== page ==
14k does seem a little on the light side for rear pads, best part of 30K on the second set does seem more reasonable.
Discs, personally I reckon discs ought to be good for 100K at least but designers don't seem to agree with me
If memory serves, Renault specify 0.5mm wear per side (1mm overall) as maximum wear.
That's a set of discs every time a set of pads needs replacing
Mechanically there is no need for this limit. The true limit is the maximum travel of the piston minus the full wear of the pads plus a safety factor. Which will work out far more them 0.5mm
There is also the worry about physical strength reducing as discs reduce in thickness and too be fair they have to think of one pad sticking and load being one sided.
Thermally, it's more difficult and is based on heat gained versus cooling area and volume to absorb the heat and again they have to consider worst case.
There is also the case that with every available ounce being saved for fuel economy that discs and many other parts are far skinnier then they used to be.
But I still wonder whether this is a true safety consideration or a money spinner.
I don't know so the only thing I can say is go with the specs but don't have to like em
Its not just Renault who specify this tolerance, most manufacturers specify the same tolerance.
1mm per side if its a vented disk
0.5mm per side if its unvented
if I can remember correctly.
yes unfortunately with modern pads it does mean a new set of discs at almost every set of pads.
but not just about wear thicknesses, usually by the time a disc wears down that much it is also no longer flat... and if you stick a flat pair of pads on an uneven surface disc it takes a long time to wear to the shape of that disc, which means your braking efficiency is significantly reduced in that time, which maybe the difference between running into the back of another vehicle on a motorway or that child that runs out in front of you.. granted the brakes will still work until bedded in, but that 2-3 meter stopping distance deficiency would be the difference between life and death.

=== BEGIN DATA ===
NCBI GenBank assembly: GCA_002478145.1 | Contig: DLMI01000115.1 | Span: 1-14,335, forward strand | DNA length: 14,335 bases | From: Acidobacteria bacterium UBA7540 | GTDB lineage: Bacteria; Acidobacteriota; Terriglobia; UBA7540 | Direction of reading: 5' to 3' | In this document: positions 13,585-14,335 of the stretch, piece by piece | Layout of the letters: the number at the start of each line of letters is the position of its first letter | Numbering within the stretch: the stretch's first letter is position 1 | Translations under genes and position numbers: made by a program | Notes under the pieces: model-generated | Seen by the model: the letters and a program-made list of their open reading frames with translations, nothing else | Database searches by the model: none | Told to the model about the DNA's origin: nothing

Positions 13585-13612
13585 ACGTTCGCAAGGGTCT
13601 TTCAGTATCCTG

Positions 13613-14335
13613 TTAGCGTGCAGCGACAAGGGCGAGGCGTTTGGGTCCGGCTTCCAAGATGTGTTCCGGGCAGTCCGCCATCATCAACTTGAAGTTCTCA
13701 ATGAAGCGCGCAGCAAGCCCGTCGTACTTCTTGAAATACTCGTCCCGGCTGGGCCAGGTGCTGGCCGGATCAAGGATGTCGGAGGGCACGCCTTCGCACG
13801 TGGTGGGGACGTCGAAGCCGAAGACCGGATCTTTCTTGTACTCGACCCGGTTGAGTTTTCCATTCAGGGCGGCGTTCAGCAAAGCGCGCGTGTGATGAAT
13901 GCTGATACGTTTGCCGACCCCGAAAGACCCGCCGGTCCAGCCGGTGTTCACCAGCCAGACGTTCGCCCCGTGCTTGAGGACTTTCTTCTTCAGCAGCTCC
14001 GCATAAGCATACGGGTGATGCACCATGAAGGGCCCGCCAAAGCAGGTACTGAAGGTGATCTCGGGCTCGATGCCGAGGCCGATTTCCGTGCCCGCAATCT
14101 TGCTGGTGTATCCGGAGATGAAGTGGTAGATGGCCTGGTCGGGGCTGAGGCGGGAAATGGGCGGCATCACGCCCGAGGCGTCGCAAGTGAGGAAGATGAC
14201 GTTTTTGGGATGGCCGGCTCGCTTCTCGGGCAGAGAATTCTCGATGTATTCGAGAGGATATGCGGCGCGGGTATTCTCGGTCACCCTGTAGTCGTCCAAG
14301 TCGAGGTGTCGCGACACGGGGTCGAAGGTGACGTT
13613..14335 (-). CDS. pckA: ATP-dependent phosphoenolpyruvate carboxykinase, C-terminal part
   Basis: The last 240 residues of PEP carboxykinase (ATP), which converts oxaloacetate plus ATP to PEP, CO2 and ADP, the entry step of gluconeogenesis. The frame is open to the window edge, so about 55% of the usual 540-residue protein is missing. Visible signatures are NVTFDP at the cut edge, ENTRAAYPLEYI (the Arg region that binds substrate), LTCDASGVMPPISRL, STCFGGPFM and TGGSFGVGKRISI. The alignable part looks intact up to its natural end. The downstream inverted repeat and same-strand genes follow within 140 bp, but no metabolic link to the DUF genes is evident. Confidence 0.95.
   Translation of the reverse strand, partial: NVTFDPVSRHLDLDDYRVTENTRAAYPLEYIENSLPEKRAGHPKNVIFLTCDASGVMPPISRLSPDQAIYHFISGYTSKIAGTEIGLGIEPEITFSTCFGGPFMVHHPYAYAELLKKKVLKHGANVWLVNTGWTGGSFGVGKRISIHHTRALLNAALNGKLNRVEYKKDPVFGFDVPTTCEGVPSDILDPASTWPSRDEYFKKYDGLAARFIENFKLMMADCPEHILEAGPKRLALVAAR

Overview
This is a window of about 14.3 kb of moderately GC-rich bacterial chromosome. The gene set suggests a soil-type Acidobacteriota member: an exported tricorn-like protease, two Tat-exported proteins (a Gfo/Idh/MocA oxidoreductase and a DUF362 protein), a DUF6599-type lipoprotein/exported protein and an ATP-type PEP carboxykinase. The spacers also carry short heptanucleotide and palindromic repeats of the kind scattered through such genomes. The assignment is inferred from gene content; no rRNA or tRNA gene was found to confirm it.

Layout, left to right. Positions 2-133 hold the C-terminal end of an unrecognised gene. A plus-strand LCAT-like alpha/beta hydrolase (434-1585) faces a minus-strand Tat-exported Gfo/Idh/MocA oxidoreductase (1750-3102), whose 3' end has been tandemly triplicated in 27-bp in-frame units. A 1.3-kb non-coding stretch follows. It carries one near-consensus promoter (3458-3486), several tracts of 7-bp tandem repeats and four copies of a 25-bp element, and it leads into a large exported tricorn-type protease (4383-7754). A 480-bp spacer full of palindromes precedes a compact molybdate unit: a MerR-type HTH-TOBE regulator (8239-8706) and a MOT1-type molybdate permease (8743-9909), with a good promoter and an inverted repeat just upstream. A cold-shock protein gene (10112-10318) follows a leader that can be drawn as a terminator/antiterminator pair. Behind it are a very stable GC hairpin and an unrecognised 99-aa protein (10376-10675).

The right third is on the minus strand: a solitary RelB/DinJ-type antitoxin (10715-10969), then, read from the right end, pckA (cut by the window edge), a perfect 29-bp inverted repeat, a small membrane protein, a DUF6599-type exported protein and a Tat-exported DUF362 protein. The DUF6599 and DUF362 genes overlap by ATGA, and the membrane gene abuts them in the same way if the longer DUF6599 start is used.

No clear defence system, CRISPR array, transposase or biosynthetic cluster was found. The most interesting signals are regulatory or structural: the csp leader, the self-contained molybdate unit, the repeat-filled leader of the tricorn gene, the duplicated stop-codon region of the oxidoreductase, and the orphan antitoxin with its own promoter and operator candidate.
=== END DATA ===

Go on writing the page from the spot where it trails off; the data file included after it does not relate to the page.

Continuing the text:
That's one reason why springing up more and more now are services selling disc grinding, they stick a machine on the vehicle and grind the disc flat before you install new pads... this solves this problem (but unfortunately most people don't bother with it) it does however create another problem, which is why disc thickness is specified also... cracking, and warping, 1mm might not seem like a lot, but over the entire surface of the disc both sides... that's actually a significant loss of metal.
Discs do however wear out quicker than they used to, its a misconception this is because they aren't as good quality.
vehicles are heavier than they used to be, and safety standards have been raised significantly so manufacturers always want to reduce their vehicles stopping distances because it literally is life of death every 1m you can knock off a stopping distance.
So pads are more abrasive now to grip more... which is good for safety, but not so good for disc wear, its also why discs tend to warp more now, because the heat generated is a lot higher due to the increased grip, brakes in general are more powerful than they used to be.